Lots of parents know a sure fire way to trick their kids into eating healthy, have them help you grow food! When Fall and Winter come around, there’s no running out to the garden to grab a tomato, especially in the Pacific Northwest. There’s an easy way to grow fresh food indoors and get some superior nutrition for your children at the same time – sprouting! Just check out the antioxidant info/cancer preventive properties of broccoli sprouts! While you’re at it, you can give your kids a science lesson or two.
Sprouting has been a popular method of providing fresh food with great nutrition for many years. In the early days of its popularity, most growers just used a Mason jar with a cheesecloth or mesh lid. Now, there’s tons of different equipment to make your sprouting as easy as can be. The Mason jar remains the most popular. Sprouting has one small danger, bacteria like salmonella and e coli. You can lessen the danger dramatically by following some simple rules:
- Always purchase Certified Organic sprouting seeds (there’s never been a problem with certified seeds)
- Wash your seeds before soaking
- Rinse with the highest pressure from your sink
You can find more detailed information on sprouting from the link below. The basic directions are:
- Wash your seeds, remove any debris. Non-chlorinated water is best.
- Add 1-2 Tablespoons of seeds to your jar, cover with 2-3 inches of warm water. Soak overnight.
- Drain using cheesecloth (attached to jar with a rubber band) or a specialty sprouting lid.
- Rinse very well, twice a day until they are the desired size. This can take 1-7 days depending on the seed.
- Store in the fridge inside a food storage bag with a paper towel. Eat within a few days.
Sprouts are great on sandwiches, in soups and in dips. You can ‘hide’ them in food like meatloaf to give your kids, and yourself, a good nutritional boost!
Detailed information on sprouts:
FDA Warning on sprouts
After several incidents of bacteria outbreaks, the FDA added this warning to store bought sprouts. A great reason to grow your own! Always buy Certified Organic.
Sprouts in soups, salads and dips
Sprouts can be used in various dishes including soups, salads and sandwiches. Think outside the box by using them in meals like meatloaf, casseroles and burritos. You could even blend them up and add them to sauces, etc.
Mung beans growing in a jar
Mung beans growing in a jar with a meshed lid. A good choice for kids to grow because Mung beans are super easy to sprout. Add them to stir fry for the best taste. 3-5 days to sprout.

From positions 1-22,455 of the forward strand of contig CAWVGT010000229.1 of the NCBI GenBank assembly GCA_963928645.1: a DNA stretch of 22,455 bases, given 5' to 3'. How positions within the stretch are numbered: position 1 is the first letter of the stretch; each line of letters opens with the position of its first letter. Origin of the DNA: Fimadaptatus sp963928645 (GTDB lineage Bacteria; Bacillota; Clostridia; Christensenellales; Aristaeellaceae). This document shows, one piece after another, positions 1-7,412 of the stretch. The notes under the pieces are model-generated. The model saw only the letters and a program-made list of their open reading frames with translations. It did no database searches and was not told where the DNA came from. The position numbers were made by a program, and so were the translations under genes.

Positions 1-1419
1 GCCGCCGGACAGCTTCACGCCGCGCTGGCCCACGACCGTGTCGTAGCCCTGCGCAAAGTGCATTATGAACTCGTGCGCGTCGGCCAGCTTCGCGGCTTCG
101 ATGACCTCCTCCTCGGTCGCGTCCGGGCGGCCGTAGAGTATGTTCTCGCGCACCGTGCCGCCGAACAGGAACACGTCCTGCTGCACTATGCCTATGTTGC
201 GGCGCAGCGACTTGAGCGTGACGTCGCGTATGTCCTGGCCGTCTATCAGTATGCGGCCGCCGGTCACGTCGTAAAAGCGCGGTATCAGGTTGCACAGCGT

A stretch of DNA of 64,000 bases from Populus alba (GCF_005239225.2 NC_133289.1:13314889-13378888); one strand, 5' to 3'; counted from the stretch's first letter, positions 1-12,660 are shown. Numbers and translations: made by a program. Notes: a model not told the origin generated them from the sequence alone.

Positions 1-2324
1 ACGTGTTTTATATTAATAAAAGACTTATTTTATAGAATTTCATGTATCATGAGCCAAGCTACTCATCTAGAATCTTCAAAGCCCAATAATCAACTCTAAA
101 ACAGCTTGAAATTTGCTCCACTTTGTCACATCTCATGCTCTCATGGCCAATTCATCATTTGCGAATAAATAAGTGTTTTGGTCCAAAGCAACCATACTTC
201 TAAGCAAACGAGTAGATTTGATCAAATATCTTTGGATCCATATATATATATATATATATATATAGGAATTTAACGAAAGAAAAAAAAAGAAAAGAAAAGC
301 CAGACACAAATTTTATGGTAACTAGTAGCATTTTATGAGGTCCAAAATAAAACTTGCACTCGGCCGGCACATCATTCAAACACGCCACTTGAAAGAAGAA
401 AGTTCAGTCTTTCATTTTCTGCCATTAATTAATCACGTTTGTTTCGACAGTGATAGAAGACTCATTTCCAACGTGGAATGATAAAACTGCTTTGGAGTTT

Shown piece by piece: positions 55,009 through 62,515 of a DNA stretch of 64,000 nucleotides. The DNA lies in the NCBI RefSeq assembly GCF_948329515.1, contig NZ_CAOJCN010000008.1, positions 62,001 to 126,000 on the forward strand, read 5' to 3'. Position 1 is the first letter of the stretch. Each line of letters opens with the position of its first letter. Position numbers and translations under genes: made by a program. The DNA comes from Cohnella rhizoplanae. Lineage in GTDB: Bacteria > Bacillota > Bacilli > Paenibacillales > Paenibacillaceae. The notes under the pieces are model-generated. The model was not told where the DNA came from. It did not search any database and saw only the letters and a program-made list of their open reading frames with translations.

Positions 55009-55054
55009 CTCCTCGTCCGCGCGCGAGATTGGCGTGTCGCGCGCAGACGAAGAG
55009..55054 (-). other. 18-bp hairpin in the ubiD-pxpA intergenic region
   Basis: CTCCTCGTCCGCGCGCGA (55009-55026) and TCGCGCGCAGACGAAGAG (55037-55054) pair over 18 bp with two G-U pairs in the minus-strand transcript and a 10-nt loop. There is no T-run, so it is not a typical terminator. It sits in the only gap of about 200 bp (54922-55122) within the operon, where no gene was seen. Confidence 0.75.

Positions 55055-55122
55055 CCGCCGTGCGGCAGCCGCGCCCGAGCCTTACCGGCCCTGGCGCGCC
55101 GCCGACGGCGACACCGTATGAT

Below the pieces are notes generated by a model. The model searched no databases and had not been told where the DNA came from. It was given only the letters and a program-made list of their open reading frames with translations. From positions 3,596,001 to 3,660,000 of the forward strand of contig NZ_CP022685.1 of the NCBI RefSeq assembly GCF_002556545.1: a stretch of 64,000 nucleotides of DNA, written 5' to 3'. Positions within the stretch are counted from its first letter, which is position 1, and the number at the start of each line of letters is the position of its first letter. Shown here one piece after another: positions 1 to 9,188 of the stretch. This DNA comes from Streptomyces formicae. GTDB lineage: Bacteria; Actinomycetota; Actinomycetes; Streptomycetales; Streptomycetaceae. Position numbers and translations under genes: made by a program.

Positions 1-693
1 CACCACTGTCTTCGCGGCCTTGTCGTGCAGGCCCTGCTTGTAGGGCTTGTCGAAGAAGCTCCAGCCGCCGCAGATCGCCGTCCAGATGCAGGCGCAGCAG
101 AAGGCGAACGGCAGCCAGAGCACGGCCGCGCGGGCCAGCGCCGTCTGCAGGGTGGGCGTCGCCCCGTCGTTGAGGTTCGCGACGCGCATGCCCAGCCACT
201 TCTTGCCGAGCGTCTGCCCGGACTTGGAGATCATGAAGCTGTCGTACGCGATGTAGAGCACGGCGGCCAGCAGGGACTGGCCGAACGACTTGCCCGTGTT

Alfalfa sprouts for sandwiches and salads
Alfalfa sprouts may be the most recognizable sprouts. They are used most often in sandwiches and salads and have a very mild taste. A good ‘starter’ sprout for kids to eat. 5-6 days to sprout.
Mixed bean sprouts, all organic
Organic mixed bean sprouts are very tasty and crunchy. These also make great baby greens. Try making egg rolls and fried rice with these. Of course, the standard sandwiches, salads and soups are all improved with mixed bean sprouts. 3-5 days to sprout.
Spicy radish sprouts
A big favorite! Radish sprouts have a wonderful, spicy taste that accents almost any dish. Great mixed with Mung bean sprouts in Asian salads with soy sauce dressing, Spring rolls and on sandwiches. 4-5 days to sprout.
Broccoli sprouts to prevent cancer
Broccoli sprouts look like Alfalfa sprouts but actually taste like radishes! It is believed that when eaten, they provide antioxidants to stimulate the ability of cells to protect against disease, primarily cancer. Fantastic instructions for broccoli sprouts HERE.
Clover sprouts, easy to grow
Clover sprouts are fun and easy to grow. They can go bad quickly so you really have to stay on top of them! Natural medicine suggests that clover sprouts offer relief from hormonal issues for women. 5-6 days to sprout.
The wait – sprout jar
The waiting is the fun part! Kids love growing things and sprouts provide quick results with big satisfaction. Jars are great, but check out the other methods for sprouting HERE.